About IPS technology
Apple Cinema and Thunderbolt Displays, as well as the displays built in to iMac and Mac notebook computers with Retina display, use in-plane switching (IPS) technology.
IPS technology enhances the viewing experience by providing 178-degree viewing angles in all directions. This makes IPS displays ideal for showing content to multiple people, and excellent for image, print and video production workflows.
When you leave an image such as a login window on an IPS display for a long period of time, you might temporarily see a faint remnant of the image even after a new image replaces it. This is called 'persistence', 'image retention' or 'ghosting'. It's normal behaviour for an IPS display, and the faint image will disappear over time.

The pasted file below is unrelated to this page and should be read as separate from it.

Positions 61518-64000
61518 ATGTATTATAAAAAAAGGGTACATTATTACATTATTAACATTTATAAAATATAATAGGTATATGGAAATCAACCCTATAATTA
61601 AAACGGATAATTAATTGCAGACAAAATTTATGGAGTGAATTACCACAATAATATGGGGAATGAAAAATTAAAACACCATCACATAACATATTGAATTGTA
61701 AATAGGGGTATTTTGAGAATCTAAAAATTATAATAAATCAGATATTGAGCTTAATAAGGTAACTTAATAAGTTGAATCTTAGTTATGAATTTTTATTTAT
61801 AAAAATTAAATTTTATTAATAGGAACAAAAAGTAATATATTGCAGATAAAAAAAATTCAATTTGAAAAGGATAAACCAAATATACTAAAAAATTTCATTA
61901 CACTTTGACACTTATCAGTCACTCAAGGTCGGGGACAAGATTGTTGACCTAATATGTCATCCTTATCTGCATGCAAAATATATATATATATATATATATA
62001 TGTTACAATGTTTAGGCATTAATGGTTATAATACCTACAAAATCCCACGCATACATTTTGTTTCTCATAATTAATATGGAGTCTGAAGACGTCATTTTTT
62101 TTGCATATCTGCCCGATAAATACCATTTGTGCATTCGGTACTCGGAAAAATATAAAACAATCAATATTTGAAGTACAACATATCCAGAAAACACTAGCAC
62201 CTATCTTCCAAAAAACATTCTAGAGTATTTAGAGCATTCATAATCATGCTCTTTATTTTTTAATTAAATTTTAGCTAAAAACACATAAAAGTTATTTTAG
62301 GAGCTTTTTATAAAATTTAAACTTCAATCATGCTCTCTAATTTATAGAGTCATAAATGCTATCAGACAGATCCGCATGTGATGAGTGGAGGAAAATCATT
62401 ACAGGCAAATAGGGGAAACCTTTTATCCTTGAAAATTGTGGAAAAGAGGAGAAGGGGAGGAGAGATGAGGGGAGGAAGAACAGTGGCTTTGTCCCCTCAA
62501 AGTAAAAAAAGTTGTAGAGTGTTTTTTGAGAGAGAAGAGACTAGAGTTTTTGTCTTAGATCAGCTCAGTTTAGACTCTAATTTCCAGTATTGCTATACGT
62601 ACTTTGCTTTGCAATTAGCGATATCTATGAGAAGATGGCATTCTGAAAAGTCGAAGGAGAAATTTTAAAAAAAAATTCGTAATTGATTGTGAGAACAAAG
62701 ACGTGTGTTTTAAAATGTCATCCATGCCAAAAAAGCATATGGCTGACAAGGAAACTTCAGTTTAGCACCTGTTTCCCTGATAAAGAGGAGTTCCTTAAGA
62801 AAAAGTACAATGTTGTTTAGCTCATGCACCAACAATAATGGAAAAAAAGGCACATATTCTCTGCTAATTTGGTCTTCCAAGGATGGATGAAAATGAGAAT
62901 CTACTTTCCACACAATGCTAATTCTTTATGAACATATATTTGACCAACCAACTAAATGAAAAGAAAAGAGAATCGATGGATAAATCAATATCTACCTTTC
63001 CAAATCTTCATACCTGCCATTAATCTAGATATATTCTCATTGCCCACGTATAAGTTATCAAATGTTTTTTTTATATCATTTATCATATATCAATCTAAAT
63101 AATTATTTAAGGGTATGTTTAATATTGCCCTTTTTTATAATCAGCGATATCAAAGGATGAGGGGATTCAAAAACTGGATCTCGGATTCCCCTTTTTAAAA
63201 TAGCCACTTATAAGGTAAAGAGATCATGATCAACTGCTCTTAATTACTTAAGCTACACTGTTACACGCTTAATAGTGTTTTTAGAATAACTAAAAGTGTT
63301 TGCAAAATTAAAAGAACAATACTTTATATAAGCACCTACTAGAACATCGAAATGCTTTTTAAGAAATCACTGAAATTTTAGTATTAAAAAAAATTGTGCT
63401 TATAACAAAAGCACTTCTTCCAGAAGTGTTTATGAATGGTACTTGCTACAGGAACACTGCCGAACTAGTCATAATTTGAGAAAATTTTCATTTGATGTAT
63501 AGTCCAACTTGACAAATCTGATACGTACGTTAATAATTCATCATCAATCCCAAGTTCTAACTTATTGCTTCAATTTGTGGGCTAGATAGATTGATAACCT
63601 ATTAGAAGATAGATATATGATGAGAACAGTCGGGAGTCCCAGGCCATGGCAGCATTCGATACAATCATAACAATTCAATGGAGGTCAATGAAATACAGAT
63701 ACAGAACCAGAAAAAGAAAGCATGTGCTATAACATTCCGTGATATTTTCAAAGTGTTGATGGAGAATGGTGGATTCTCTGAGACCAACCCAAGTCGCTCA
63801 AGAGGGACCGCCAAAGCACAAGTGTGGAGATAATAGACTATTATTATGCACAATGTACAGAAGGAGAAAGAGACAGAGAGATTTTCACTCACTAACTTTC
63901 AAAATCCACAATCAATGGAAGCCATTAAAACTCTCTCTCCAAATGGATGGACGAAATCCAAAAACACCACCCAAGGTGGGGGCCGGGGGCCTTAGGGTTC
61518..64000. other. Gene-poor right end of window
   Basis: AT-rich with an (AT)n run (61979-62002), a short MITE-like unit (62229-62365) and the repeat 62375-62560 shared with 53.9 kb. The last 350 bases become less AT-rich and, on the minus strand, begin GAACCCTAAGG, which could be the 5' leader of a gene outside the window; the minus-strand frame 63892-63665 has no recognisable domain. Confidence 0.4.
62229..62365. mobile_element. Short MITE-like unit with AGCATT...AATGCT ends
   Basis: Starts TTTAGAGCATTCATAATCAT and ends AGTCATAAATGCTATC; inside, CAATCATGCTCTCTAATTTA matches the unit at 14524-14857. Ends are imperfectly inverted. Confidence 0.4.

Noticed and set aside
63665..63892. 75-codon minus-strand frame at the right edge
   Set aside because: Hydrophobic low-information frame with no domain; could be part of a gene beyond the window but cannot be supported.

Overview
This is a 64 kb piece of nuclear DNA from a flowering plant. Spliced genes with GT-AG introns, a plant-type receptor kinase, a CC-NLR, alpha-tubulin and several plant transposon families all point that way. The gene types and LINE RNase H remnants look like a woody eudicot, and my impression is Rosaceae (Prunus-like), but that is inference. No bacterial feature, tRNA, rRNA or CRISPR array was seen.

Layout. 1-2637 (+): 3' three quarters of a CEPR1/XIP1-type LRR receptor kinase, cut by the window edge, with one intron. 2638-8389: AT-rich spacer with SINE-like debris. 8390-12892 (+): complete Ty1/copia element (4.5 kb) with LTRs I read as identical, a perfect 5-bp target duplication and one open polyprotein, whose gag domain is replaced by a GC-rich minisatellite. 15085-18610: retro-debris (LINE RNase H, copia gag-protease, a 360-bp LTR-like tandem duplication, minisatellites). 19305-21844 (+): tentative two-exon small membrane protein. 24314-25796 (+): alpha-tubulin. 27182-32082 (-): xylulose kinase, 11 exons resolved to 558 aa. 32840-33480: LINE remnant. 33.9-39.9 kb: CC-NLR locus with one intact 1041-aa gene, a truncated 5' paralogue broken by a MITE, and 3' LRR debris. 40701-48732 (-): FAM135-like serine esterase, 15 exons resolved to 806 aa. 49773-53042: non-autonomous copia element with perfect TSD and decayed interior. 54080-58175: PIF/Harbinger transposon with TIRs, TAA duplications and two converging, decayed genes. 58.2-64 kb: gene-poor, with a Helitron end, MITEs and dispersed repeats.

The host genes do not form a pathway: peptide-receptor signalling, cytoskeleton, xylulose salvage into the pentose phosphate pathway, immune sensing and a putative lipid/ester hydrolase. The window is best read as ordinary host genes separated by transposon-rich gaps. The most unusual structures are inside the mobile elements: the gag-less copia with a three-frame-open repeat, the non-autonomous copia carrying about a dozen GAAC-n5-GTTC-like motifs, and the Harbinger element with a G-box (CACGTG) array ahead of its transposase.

You can prevent image persistence by using the display sleep feature to turn off the display when it's not in use. You can also use a screen saver to make sure that a static image isn't on the display for long periods of time. Both of these features are on by default in OS X, but you can adjust the settings as needed.
Avoiding image persistence
You can enable or adjust the display sleep feature on your Mac to avoid image persistence:
- From the Apple () menu, choose System Preferences, and then click Energy Saver.
- Click the Battery tab if you're using a notebook.
- Set the 'Turn display off after' slider to a brief interval, like 15 minutes.
- Click the Power Adapter tab if you're using a notebook and make the same adjustment.
Fixing image persistence
If you see a persistent image on your screen, you can use the screen saver to eliminate it:
- From the Apple menu, choose System Preferences, and then click Desktop & Screen Saver.
- Click the Screen Saver tab.
- Choose the screen saver you'd like to use.
- Use the menu next to 'Start after' to select an interval shorter than the interval you set for display sleep and computer sleep in the Energy Saver section of System Preferences.
- To clear the persistent image, allow the screen saver to run for approximately as long as the image was displayed.